If you find that your loved one or patients are constantly following you around, this could be an indication of boredom and it could also indicate a lack of security; a feeling you will abandon them. What you can do is talk to the patients in a calm soothing voice. Even if they cannot respond, they are listening, If you can engage them in an activity that you yourself are doing such as putting away groceries or setting the table allow them to help. Also, stick to your routine; any changes can cause the patients to panic. Reassure them that you are not leaving them, or if you must leave the house, or go home after your shift is over let them know that you are coming back.

Rapid mood swings

Again the patients may be agitated by over stimulation, Remove that stimulus, such as children arguing or demanding attention from them. Talk calmly to your aging parent or Alzheimer's patient.

Do not shout or argue, if you sense frustration, help your loved ones or patients do the activity that they are having difficulty with, gently stroke them or hold their hands.

Demonstrate how you are there for them.

Also consult with their doctor about these moods swings and possibly adjustment for medications.

Not wanting to bathe

Many Montreal care givers sometimes have a real struggle trying to get their loved ones to bathe.

Alzheimer's patients may refuse to bathe and this could be for several reasons.

Social graces are not a priority for people suffering from brain damage.
They may have felt they already had their bath and they do not need another one.
The bath may be a very scary place where they feel insecure in the bathroom alone.
They may fear they will slip and fall or fear that the water is too hot.
They may also be ashamed of exposing their naked bodies.

As a caregiver you will need to make sure that they do bathe on schedule. You may go into the bathroom and help them to bathe, and make the experience as comfortable as possible. You can offer to wash their back and give them a gentle massage. You may have to install a bar or bath chair for them, and you can hold a towel up in front of them when they get out of the bath so that they do not feel so exposed.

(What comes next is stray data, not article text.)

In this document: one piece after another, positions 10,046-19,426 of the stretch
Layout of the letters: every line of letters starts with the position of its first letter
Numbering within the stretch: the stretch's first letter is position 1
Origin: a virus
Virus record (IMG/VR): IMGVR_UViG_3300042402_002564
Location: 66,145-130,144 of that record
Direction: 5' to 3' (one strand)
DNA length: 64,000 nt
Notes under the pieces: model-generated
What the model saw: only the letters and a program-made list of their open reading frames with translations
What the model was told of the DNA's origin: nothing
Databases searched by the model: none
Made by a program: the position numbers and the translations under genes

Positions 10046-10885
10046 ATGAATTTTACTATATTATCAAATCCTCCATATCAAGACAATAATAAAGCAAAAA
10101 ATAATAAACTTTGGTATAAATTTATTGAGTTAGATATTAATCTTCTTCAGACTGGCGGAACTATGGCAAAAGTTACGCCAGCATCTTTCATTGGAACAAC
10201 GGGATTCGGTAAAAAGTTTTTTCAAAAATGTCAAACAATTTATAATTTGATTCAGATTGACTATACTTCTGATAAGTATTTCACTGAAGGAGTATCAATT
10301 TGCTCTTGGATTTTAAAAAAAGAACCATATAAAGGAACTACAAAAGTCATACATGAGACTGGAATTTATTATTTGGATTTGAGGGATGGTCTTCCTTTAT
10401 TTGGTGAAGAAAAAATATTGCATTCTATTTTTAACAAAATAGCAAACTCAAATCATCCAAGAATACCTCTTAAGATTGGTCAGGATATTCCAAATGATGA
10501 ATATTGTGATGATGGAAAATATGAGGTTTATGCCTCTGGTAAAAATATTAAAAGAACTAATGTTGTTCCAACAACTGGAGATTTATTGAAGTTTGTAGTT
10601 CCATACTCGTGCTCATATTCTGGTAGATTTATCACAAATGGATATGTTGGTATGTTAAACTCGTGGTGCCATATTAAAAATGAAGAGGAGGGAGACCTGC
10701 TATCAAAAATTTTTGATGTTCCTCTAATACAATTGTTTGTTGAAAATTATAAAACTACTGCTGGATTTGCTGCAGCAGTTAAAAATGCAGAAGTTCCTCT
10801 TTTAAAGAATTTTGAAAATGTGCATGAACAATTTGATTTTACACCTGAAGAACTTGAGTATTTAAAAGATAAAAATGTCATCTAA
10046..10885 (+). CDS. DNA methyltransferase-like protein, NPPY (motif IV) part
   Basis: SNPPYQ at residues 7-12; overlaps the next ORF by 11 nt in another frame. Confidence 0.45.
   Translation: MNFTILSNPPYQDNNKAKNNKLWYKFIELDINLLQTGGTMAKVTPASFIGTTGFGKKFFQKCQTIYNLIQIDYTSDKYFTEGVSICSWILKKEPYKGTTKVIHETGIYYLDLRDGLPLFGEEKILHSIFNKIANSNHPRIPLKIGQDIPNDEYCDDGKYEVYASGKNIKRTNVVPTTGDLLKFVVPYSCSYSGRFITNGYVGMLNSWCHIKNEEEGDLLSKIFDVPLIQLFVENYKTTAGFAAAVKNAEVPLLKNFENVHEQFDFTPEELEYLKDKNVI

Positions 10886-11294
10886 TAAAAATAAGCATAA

Due a condition known as agnosia, it is quite common for Alzheimer's patients to fail to recognize familiar faces, places and things. Their eyes no longer see what the average person sees. Loved ones can be perfect strangers to them.

What you need to do as a caregiver is to stay calm, gently explain who you are; however, do not belabor the point. Try to explain to them what the actual place is that they are visiting, or the object they are viewing, or reintroduce the person standing right in front of them.

Do not get frustrated when they seem to understand only to forget again 5 minutes later. Try to surround them with as many still familiar things, so that they maintain a sense of security and slowly introduce some things from the past in order to jog their memory.

All photos taken from the public domain

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Alzeheimers And Memory Loss, Care Giver Stats, Care Givers, Care Giving, Caregiver, Caregiver Services, Caregivers, Caregiving, Family Caregivers, Home Care, Homecare, Memory Loss

Meet the author

author avatar Carol Roach
Retired therapist and author of two books, freelance writer, newsletter editor, and blogger. I write, health, mental health, women's issues, animal , celebrity, history, and SEO articles.

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author avatar Kingwell
6th Jun 2015 (#)

Great share. Blessings.